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Bhutan targets 60 percent rice self-sufficiency in three years

Bhutan will aim to achieve 60 percent rice self-sufficiency by increasing productivity of the rice-based cropping systems in the next three years. Today the country is only 47 percent self-sufficient in rice.

The country expects to increase rice yield by 15 percent, bring 50 percent of the fallow paddy fields under cultivation, and 10 percent paddy fields under spring rice cultivation. Bhutan cultivates rice on 53,055 acres and produces 85,090 MT a year and has an average yield of 1.68 MT per acre.

However, this ambitious plan hinges on the approval of a joint project by Bangladesh, Bhutan and Nepal on sustainable intensification of rice-based cropping systems by the SAARC Development Fund (SDF) grant through its social window.

The project that will benefit about 12,000 Bhutanese households is expected to begin January next year. “The project like any other from the region has to compete for funding,” an agriculture ministry official said.

The chief executive officer of SDF, Sunil Motiwal, speaking at the inauguration of three-day workshop to finalise the project proposal in Thimphu, indicated some hope.

He said, “The project meets the basic two conditions for funding three-country partnership and co-financing of the project.”

Agriculture minister Yeshey Dorji said that SDF had assured budget support for project to enhance rice productivity.

Of the total proposed budget of USD 11.754 million (M), SDF is asked to provide USD 10.254M. The three countries will together contribute USD 1.5M.

Bhutan has proposed for a budget of USD 3.970M.

The project will focus on productivity improvement of the rice-based cropping system through sustainable intensification.

The project aims to increase productivity of rice-based cropping systems of smallholder agriculture by improving resource use efficiency through adoption of innovative, economically viable, environmentally sustainable and climate-change resilient technologies and practices.

The rationale for focusing on productivity improvement is because productivity increase will catalyse enhancement of food and nutrition security and reduction of poverty at household, community, national and regional levels.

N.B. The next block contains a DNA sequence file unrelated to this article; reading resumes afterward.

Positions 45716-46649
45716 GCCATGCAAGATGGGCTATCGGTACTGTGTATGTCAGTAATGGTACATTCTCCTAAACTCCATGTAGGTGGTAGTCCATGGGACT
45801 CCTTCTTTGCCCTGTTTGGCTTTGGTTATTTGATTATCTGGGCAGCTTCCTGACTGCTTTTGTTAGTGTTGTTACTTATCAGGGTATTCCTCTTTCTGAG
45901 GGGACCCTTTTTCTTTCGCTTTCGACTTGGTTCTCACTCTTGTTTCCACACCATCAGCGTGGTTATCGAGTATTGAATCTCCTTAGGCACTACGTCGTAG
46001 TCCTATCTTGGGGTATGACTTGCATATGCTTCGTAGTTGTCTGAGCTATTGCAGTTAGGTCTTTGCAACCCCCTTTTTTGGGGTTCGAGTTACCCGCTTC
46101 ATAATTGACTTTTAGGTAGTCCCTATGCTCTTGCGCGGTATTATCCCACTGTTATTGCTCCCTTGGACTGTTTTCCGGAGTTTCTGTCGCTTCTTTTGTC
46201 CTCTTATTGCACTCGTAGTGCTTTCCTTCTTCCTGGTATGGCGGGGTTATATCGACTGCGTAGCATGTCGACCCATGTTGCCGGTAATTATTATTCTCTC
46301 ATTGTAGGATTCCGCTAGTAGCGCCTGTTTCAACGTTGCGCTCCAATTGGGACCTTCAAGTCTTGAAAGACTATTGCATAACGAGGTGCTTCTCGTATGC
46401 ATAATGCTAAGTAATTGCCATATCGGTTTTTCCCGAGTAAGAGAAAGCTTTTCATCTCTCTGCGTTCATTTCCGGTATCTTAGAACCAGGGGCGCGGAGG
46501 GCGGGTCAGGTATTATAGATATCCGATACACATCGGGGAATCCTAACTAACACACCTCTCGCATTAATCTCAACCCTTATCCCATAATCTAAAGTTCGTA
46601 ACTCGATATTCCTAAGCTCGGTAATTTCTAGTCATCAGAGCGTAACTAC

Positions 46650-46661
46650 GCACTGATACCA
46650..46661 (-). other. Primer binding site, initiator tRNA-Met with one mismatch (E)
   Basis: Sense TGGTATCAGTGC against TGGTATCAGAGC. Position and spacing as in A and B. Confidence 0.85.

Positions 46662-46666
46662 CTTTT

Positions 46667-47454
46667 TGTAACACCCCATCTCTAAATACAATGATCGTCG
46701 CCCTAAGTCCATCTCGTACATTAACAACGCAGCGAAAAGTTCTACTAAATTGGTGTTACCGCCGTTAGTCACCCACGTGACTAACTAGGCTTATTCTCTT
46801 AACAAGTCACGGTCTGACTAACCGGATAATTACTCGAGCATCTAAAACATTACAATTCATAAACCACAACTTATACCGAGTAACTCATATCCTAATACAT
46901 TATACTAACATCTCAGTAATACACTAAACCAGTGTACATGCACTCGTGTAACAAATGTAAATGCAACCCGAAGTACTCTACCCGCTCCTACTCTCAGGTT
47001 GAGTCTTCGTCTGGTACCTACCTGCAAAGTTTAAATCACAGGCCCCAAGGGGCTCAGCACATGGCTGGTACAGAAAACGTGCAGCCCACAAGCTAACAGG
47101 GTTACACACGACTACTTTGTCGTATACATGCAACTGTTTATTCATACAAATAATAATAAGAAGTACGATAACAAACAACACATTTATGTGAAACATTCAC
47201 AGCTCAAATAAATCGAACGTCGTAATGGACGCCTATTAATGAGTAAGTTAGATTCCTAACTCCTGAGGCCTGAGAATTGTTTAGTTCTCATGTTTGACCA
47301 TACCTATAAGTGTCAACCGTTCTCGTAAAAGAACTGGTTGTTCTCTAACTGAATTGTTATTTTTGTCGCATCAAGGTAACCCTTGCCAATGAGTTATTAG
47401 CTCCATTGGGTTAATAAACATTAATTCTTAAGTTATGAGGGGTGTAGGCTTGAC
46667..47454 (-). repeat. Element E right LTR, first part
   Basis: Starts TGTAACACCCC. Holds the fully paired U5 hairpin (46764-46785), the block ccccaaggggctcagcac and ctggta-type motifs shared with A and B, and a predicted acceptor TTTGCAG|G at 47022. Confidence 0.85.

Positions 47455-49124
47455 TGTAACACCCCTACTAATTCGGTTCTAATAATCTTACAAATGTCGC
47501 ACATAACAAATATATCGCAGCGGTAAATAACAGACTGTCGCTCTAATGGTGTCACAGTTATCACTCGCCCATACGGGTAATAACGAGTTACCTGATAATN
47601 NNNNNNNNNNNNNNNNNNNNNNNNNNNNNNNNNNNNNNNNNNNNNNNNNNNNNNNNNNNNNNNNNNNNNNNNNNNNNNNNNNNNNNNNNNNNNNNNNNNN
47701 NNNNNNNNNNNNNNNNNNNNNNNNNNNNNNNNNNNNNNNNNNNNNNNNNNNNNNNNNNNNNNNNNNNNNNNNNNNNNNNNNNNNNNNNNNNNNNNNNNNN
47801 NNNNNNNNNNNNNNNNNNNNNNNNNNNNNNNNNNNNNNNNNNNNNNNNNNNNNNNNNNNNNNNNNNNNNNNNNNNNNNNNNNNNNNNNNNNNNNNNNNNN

“This underpins the achievement of some important UN Sustainable Development Goals (SDG) by 2030,” Lyonpo Yeshey Dorji said.

Agriculture in South Asia is characterised by small–holder resource poor farm families operating less then 0.6 hectares. Although agriculture remains an important sector as a source of employment for millions and food and nutrition security, its share to the national Gross Domestic Product has been decreasing.

Lyonpo said, “With increasing population and slow growth in agriculture pressure on agriculture for food is tremendous.”

The project interventions will include rice grown together with wheat, maize, grain legumes and a range of other cropping system components, such as livestock and fisheries production, as an integral component of rice-based systems.

The project will develop a benchmark database about characterisation of national rice-ecosystems, their technology use, and their productivity for technology targeting; develop and facilitate adoption of productive, resilient and sustainable rice-based technologies and practices for smallholder farmers; facilitate sharing of knowledge, information, and materials on rice-based technologies and practices among three countries.

Rice is the most important crop in the region.

All three countries place highest priority to increasing rice productivity, self-sufficiency in rice, and attainment of SDG goals 1 and 2.

In Nepal, the government has set the target to increase rice production from 4.29 million tonnes to 5.56 million tonnes.

Bangladesh government has given all thrusts and priorities on achieving food security in all its dimensions, including food supply and availability, physical, social and economic access to food, as well as nutrition or utilisation of food.

The project activities are grouped under seven components to address the issue of sustainable intensification of rice-based cropping systems.

The components are integrated crop and resource management (ICRM) technologies and practices, development of sustainable agribusiness, sustainable mechanisation of production and postharvest operations, promotion of climate smart agriculture, use of ICT in agriculture, establish platform to share knowledge, materials and innovation, and support capacity development and policy advocacy in agriculture.

Experts from international rice research institute, Bangladesh, Bhutan and Nepal said that there were numerous challenges like raising and sustaining agricultural growth, ensuring food and nutritional security, facing impact of climate change, making sustainable use of natural resources and protecting biodiversity.

Further, the new opportunities lie in trade, marketing, biotechnology, shifting demand preferences in domestic and overseas markets, technology sharing, resource sharing and investments in research, extension and infrastructural development.

During the workshop, experts and officials reviewed their activities under the various components of the project and budget.

The project will be submitted to SDF after finalisation.

Tshering Palden

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